Yet while he sought to sculpt the Mapp administration as a failed effort, throwing out depressing economic numbers that highlighted the territory’s decline — and how a Dawson/James ticket would do a much better job — Mr. Dawson neglected to mention that much of the economic decline of the USVI happened during the years of 2007 through 2015, when John P. de Jongh served as governor, and continues to this day. During the de Jongh years, when Mr. Dawson served in the capacities of Finance commissioner and Public Finance Authority executive director, the USVI had experienced two major economic depressors: The December 2007 – June 2009 Great U.S. Recession, which began with the bursting of an 8 trillion dollar housing bubble, and the 2012 closure of the HOVENSA refinery. Those events ushered in a new day in the USVI, albeit one of mass migration to the mainland U.S. and the closure of multiple businesses — including multiple private schools — that relied heavily on the success of the middle class.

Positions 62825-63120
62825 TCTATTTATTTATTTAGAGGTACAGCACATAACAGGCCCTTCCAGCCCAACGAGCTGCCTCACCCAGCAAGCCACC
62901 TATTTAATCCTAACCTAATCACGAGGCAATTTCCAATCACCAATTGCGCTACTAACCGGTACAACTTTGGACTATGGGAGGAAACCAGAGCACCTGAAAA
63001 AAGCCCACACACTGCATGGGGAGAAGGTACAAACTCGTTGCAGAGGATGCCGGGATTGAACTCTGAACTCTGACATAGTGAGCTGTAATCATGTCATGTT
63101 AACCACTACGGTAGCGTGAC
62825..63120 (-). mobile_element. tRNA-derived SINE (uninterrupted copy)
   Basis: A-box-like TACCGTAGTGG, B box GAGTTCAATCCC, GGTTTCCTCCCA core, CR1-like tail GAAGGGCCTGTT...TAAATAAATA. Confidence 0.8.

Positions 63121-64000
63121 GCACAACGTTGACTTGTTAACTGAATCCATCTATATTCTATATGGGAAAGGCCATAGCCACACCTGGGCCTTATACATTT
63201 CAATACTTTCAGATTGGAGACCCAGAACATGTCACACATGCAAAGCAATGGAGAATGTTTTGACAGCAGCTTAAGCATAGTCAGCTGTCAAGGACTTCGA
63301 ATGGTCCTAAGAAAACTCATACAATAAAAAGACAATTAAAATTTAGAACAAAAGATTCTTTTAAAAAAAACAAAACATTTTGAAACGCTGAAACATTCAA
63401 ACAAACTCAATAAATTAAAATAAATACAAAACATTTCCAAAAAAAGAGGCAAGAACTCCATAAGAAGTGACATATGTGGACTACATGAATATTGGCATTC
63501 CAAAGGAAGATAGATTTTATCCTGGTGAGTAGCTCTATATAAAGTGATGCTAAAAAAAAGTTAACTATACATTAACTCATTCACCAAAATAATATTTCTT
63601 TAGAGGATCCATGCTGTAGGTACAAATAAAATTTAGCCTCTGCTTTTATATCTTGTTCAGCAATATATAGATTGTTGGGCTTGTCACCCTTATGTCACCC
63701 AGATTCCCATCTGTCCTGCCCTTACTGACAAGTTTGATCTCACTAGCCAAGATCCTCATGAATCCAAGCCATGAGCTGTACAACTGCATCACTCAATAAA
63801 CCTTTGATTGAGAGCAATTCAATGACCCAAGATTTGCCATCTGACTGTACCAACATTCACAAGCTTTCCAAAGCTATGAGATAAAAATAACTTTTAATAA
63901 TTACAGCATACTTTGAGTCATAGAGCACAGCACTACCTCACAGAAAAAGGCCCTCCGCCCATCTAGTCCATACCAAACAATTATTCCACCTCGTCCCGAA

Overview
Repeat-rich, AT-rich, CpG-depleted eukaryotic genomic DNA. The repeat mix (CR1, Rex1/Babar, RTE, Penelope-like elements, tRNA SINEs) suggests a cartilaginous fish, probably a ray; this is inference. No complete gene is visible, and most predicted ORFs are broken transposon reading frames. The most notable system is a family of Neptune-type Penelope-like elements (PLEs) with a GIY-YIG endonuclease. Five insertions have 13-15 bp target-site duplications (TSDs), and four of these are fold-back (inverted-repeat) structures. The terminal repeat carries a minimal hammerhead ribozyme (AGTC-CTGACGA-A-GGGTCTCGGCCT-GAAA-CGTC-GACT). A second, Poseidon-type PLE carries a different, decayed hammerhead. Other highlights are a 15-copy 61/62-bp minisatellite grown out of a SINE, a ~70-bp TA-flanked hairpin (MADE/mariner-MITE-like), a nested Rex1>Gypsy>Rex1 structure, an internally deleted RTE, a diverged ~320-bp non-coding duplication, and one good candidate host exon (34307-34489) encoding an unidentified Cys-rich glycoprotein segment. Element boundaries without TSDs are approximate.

In fact, when the Mapp administration sought funding from the bond market in January 2017 to satisfy a structural deficit of $100 million that the administration met when it took office (the Mapp administration had used funds from the $220 million windfall the government received as part of the HOVENSA refinery sale to ArcLight Partners LLC, to bridge the budget gap in 2016), the bond market, for the first time, refused to lend money to the V.I. Government. By that time, the deterioration was severe, and the problem was exacerbated by neighboring Puerto Rico’s own financial collapse, which chilled bondholders’ willingness to lend money to the USVI.
Nonetheless the Democrats view the territory’s failed economic state as a direct result of the Mapp administration’s economic policies. Whether they will be able to effectively sell this strategy to voters, remains to be seen.
Feature Image: Angel Dawson and running mate Marise James during a Democratic Party meeting at the 2 Plus 2 restaurant on Saturday. (Ernice Gilbert, VIC)